A battery capable of being charged in seconds to power electric cars has been developed at the University of Glasgow. Researchers have created a prototype that uses a metal oxide, an “exotic rust”, that can be charged with electricity when added to water. Lee Cronin, one of the research team, said that the development could hold the key to turning electric cars, which can take hours to charge, into a viable challenger to petrol and diesel vehicles. “This will overcome a big kind of cultural inertia,” he said. “You can get instant refuel in the same way, with no change to your behaviour now. Because it’s a liquid it would just work as normal using the same infrastructure. It will certainly be a game-changer if we can make sure that the prototype scales up as we expect.” Drivers would remove the spent liquid using one nozzle at a garage forecourt pump, then use a second nozzle to refill the battery. The Glasgow team said that a tank of the liquid would provide the same range as conventional fossil fuels. Professor Cronin told BBC Scotland that his rust battery did not degrade in the same way as present electric systems and that its capacity was higher. The team said that making the liquid was not too difficult.
Times 15th Aug 2018 read more »
Renew Economy 15th Aug 2018 read more »
Electric cars are gaining prevalence and will continue to do so over the coming decade. With the condemnation of diesel, worries of petrol car CO2 emissions and a notable shift by manufacturers to alternatively fuelled cars, numbers of these vehicles on UK roads will continue to climb. Despite over 26 per cent growth in registrations in July compared to last year, EVs only represent a very small margin of total cars on the roads in the UK. In 2013 there were around 3,500 electric cars registered on the road in Britain, which has now risen to over 140,000. There are, however, many reasons why drivers could save money over time by owning an electric car. Currently, electric cars typically cost more money than petrol or diesel equivalents and the smaller and cheaper electric cars have short range. For example, the Renault Zoe start at £18,420 and has range between 124-miles and 186-miles depending on the model. New research has also suggested that drivers could save huge amounts of money when it comes to refuelling a car by switching to electric. According to research by Vivid Economics for WWF claim that motorists that drive a petrol car spend around £800 a year on fuel. The study estimates that on average an electric car owner will spend £170 to keep their vehicle topped up at home by 2030. In addition to this, drivers could also save an additional £70 a year by taking advantage of ‘smart charging.’ Smart charging refers to drivers taking advantage of charging at periods of low demand, such as overnight.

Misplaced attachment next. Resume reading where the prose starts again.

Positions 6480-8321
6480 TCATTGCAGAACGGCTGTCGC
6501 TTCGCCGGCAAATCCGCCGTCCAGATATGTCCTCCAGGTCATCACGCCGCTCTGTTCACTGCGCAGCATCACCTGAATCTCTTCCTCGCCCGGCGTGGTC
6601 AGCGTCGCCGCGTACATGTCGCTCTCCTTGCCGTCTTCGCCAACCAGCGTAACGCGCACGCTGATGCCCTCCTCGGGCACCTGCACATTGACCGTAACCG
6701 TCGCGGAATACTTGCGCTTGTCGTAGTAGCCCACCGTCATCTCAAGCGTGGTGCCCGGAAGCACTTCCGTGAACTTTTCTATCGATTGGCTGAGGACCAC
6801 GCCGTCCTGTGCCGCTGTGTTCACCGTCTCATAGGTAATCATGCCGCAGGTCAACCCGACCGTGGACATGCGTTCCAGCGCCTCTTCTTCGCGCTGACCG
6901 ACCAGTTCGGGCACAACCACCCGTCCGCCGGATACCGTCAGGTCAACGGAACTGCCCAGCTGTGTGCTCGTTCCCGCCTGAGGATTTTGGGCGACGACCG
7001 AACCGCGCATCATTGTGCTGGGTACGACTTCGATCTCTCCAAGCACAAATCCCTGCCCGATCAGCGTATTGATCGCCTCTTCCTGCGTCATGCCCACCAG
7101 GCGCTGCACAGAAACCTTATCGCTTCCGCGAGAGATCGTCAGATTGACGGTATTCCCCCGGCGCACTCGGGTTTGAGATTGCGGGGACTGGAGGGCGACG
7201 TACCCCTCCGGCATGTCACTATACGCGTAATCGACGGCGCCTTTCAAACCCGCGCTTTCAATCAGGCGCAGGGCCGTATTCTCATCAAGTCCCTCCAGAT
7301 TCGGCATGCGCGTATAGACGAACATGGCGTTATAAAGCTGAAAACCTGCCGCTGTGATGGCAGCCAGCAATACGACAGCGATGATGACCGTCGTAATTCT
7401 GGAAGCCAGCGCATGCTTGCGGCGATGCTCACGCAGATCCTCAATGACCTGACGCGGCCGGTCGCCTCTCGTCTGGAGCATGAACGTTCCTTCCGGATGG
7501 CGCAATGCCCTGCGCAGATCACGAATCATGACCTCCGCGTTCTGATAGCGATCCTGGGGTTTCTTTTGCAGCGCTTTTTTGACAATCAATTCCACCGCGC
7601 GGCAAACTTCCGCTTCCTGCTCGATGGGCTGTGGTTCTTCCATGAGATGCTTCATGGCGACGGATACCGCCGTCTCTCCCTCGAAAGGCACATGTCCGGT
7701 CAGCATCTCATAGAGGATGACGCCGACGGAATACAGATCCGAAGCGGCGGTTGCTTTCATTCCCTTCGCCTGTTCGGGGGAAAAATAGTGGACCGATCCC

Express 14th Aug 2018 read more »